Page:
Farm Food Favorites:

Beet & Kohlrabi Soup – Check out the amazing recipe that CSA Member Liz created from last week’s candy-stripe Beets and Kohlrabi - . Liz is a foodie and nutritionist (among other talents) who writes for the Atlanta Cooking Examiner. Thank you, Liz, for the inspiration!

Until next week…


I’m here to tell you, it’s just not true. Bugs Bunny’s favorite food is Not carrots. Given the choice, he prefers beets! That’s right, each night he hops Through the carrots to Get to the beets. Every morning there are 6-8 beets unearthed from the ground and scattered throughout the beet row, beet greens gnawed to stems and left to lie in the field. But not to worry, there Will be beets tomorrow. Beautiful, Chioggia Beets that are red and white striped when you cut them open. And it is early enough in the season that the beet greens – one of my favorite greens of all – are still young, tender and delicious. Any doubt, just ask Bugs…

Much of the summer crop is in so the work shifts from planting to maintenance. Weeding the beds and tilling between the beds to give the newly sprouted seedlings maximum sunlight, constantly staking up the 80+ tomato plants, squashing the potato, squash and now bean beetles. In between those tasks, there is garlic to harvest and cure, potatoes to begin digging, bunnies to thwart and electric deer fencing to reinforce. There is never a shortage of things to do at a farm.

Farm Food Favorites:

Beets – Grate them raw and put on a salad, grill them whole or cubed (brush with olive oil), and beet greens are delicious with goat cheese and crackers. Enjoy!

Ladies, the guys are showing us up in the meal preparation and presentation department. I’ve included a photo from CSA member Jim, who after three years has finally decided to start eating his kale (bad news for his share partner Jess, a self-proclaimed kale addict).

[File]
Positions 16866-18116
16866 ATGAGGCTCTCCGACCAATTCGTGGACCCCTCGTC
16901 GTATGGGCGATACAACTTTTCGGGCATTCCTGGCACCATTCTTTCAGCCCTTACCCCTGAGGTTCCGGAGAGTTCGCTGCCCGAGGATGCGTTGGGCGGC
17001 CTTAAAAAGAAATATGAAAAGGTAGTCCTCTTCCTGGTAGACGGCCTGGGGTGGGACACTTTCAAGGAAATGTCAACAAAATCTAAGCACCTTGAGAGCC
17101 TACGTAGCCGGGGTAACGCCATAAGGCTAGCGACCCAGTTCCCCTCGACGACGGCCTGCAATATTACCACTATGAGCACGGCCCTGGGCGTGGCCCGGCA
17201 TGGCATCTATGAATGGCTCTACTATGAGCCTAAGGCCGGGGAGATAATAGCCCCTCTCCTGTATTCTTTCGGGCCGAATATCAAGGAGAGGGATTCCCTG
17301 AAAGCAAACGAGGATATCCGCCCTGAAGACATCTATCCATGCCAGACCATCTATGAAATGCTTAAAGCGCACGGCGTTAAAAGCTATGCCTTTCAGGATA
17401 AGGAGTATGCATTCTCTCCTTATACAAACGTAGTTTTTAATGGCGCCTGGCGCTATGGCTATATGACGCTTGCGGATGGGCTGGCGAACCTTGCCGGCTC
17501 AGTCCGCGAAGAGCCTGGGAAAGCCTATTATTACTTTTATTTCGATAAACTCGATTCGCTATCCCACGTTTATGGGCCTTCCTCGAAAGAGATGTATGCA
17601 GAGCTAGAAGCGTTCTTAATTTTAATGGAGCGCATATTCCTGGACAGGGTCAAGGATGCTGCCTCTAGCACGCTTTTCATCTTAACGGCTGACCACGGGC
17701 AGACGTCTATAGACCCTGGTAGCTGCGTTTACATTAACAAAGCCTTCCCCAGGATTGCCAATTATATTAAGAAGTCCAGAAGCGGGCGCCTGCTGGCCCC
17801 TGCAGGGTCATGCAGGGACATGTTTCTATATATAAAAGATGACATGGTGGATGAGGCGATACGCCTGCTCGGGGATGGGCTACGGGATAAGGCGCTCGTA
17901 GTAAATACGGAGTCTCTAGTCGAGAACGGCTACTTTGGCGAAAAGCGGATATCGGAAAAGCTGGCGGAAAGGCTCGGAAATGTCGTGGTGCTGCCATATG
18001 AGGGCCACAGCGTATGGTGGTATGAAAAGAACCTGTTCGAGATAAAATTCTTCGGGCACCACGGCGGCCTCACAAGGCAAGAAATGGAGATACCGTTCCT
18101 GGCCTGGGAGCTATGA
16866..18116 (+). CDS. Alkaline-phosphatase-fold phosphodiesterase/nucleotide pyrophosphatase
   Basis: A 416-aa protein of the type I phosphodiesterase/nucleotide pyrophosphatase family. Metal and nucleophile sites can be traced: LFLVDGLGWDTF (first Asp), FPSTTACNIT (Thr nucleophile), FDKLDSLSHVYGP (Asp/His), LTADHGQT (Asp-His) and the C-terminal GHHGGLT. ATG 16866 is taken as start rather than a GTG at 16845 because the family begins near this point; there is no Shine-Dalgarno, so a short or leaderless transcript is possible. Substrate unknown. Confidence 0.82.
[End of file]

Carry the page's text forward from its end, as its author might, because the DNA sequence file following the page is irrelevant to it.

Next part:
Until next week…


Several days of gentle rains have been a welcome relief. Many of the seeds planted last week have sprouted, and today the day was spent weeding, weeding, weeding among rain showers. It makes for soggy work, but the weeds pop out of the ground after a good rain and the job is much easier.

CSA member Lorna was up at the farm this past weekend and was a big help with the hilling of 600 feet of potatoes. It takes about 3 hillings a season for the potato crop; this was the second. I used my “new” pony tiller to loosen up the soil between the rows, then we went side by side along the rows and pulled the soil up with large garden rakes. After 3 rows, Lorna was ready for a new garden task and “graduated” to squashing potato beetles. She was a trooper but did say she will never look at a potato the same way again… At night we did eat well from the garden, had a bonfire complete with s’mores and witnessed the most incredible firefly display. Thank you, Lorna, for all your help.

CSA member Cory got really inspired in the kitchen last week and prepared the most beautiful Red Curry Chicken with Yukon Gold Gnocchi using the farm fresh eggs, Sugar Snap Peas, Scallions and the Garlic Scape. Check out the photo – I think we’ve got a ringer in the crowd…

Farm Food Favorites:

Kohlrabi – what Does one do with this outer space veggie? A relative of the cabbage, I like to cube or grate it up and eat raw on a salad. You can also grate the leaves, add grated carrots and raisins for a crunchy salad. Steamed is another way to prepare kohlrabi. It softens the bulb but does lessen the slight horseradish flavor that most folks enjoy.

Until next week…